“The Internet and Civic Engagement”: In the fall of 2009, the Pew Internet and American Life Project released the findings of their research on how – or if – the internet was changing the shape of political involvement. Working with data collected in 2008, they found that the internet had not yet changed the patterns of what economic groups participate in political activity. Online as offline, people with higher incomes reported more political engagement. The report details the types of political activity people engaged in online, and confirms the expectation that internet politics is dominated by younger users. View the full report here.
Mobile media and public affairs: The Aspen Institute has examined how mobile technology – all of the connections we can now make through our cell phones – is creating new ways for people to get involved in their communities. Their report, Civic Engagement on the Move, “looks at how leading edge practitioners are using mobile media to engage citizens to solve problems, bridge differences and strengthen community.”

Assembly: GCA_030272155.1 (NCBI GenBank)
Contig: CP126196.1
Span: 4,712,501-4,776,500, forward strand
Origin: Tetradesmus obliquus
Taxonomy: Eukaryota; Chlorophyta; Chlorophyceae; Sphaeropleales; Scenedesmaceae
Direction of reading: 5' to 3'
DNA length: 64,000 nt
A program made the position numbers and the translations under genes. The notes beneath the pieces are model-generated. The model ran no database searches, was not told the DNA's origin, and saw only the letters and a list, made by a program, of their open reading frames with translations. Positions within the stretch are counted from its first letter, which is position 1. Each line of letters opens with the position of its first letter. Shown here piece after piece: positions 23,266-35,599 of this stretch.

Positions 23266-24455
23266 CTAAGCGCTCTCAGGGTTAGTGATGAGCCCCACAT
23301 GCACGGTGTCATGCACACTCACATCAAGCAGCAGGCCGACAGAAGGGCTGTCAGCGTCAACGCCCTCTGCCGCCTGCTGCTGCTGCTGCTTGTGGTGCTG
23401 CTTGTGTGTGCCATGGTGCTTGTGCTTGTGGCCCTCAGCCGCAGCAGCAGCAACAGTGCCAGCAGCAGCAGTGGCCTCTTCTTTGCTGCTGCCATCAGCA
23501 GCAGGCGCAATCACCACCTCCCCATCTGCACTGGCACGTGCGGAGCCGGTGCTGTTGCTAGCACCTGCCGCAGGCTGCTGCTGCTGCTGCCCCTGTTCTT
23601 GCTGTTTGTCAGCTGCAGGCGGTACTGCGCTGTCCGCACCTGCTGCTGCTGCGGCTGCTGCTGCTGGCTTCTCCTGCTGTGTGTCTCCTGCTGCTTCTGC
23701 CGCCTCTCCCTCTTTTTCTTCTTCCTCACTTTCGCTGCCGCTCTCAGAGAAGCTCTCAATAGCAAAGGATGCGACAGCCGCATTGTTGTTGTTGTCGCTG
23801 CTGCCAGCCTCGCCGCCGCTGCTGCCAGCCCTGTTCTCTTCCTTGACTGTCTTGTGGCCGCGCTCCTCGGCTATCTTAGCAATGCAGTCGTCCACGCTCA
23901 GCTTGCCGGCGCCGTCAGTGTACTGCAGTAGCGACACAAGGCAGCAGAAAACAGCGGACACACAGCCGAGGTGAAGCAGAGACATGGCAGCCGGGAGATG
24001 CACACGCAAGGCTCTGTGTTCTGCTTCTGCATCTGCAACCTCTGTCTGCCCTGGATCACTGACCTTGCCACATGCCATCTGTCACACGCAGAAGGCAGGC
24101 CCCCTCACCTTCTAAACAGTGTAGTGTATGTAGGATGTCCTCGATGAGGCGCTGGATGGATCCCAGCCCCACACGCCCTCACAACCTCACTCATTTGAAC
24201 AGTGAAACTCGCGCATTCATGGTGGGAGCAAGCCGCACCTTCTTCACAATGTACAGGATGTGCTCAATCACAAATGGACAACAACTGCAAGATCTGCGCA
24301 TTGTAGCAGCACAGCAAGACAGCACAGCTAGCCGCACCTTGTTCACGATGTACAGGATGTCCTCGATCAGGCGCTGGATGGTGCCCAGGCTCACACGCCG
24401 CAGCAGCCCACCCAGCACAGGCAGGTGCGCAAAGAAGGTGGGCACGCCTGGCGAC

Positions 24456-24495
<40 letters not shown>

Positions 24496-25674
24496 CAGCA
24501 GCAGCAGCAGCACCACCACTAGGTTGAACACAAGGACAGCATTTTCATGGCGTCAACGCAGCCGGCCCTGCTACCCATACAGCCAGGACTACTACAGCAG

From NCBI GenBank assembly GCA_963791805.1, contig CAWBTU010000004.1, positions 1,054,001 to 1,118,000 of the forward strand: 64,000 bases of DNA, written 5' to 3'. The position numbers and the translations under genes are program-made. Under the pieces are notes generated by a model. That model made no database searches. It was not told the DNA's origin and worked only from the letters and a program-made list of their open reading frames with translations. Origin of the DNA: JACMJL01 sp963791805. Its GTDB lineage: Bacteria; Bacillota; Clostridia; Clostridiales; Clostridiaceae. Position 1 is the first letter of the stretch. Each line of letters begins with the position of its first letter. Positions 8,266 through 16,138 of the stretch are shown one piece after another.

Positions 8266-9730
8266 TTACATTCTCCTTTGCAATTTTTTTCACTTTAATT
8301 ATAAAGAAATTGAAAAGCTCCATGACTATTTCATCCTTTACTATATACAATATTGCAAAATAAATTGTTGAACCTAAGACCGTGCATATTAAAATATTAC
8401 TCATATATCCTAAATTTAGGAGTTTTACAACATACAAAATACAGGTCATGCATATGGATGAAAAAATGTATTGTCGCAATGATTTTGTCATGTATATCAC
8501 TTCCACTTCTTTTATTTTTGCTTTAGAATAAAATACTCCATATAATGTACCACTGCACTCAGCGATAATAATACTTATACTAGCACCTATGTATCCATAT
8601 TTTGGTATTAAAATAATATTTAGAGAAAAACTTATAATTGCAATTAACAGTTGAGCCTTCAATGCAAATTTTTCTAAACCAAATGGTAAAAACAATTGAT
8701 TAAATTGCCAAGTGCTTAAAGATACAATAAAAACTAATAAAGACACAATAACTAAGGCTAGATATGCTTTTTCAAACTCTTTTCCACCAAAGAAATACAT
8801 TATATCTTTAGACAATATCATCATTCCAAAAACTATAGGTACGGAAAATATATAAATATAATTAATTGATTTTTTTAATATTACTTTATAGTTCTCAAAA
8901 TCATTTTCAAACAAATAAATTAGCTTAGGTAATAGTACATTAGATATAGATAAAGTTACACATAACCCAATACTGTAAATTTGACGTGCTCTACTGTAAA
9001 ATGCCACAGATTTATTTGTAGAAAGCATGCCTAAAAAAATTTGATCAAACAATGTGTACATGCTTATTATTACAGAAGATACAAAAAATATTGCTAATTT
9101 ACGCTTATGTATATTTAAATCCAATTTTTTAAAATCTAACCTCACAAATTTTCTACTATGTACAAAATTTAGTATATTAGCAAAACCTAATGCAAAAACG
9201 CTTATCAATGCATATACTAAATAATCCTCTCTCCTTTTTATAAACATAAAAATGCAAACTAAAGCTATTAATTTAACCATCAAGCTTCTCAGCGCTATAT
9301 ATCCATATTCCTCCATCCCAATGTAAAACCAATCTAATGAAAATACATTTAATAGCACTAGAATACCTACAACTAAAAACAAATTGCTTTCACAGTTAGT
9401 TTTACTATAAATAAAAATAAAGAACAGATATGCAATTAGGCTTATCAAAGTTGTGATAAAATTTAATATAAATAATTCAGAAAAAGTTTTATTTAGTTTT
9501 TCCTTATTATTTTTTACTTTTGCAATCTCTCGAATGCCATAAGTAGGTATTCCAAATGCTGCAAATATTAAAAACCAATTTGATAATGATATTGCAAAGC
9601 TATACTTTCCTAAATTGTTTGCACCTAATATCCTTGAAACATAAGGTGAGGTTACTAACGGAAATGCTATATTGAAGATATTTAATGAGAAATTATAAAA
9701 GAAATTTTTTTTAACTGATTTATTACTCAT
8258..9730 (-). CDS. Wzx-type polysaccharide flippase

Visible Vote: A new application called Visible Vote is available for use through Facebook, iPhones and Blackberrys, and has a Windows version in the works. It allows users to tell their federal elected representatives how they would vote on bills that Congress is considering, and to indicate general approval ratings. Perhaps most interesting, it provides links to every bill that has been proposed, including summaries from the Library of Congress, links to news coverage about the bill, and the entire text of the legislation. In an era when attention spans are shorter and shorter, and opinions formed and expressed with little information, this application may not become the most popular, but seems like a valuable resource for people interested in more serious political engagement. See more about this application at VisibleVote.us.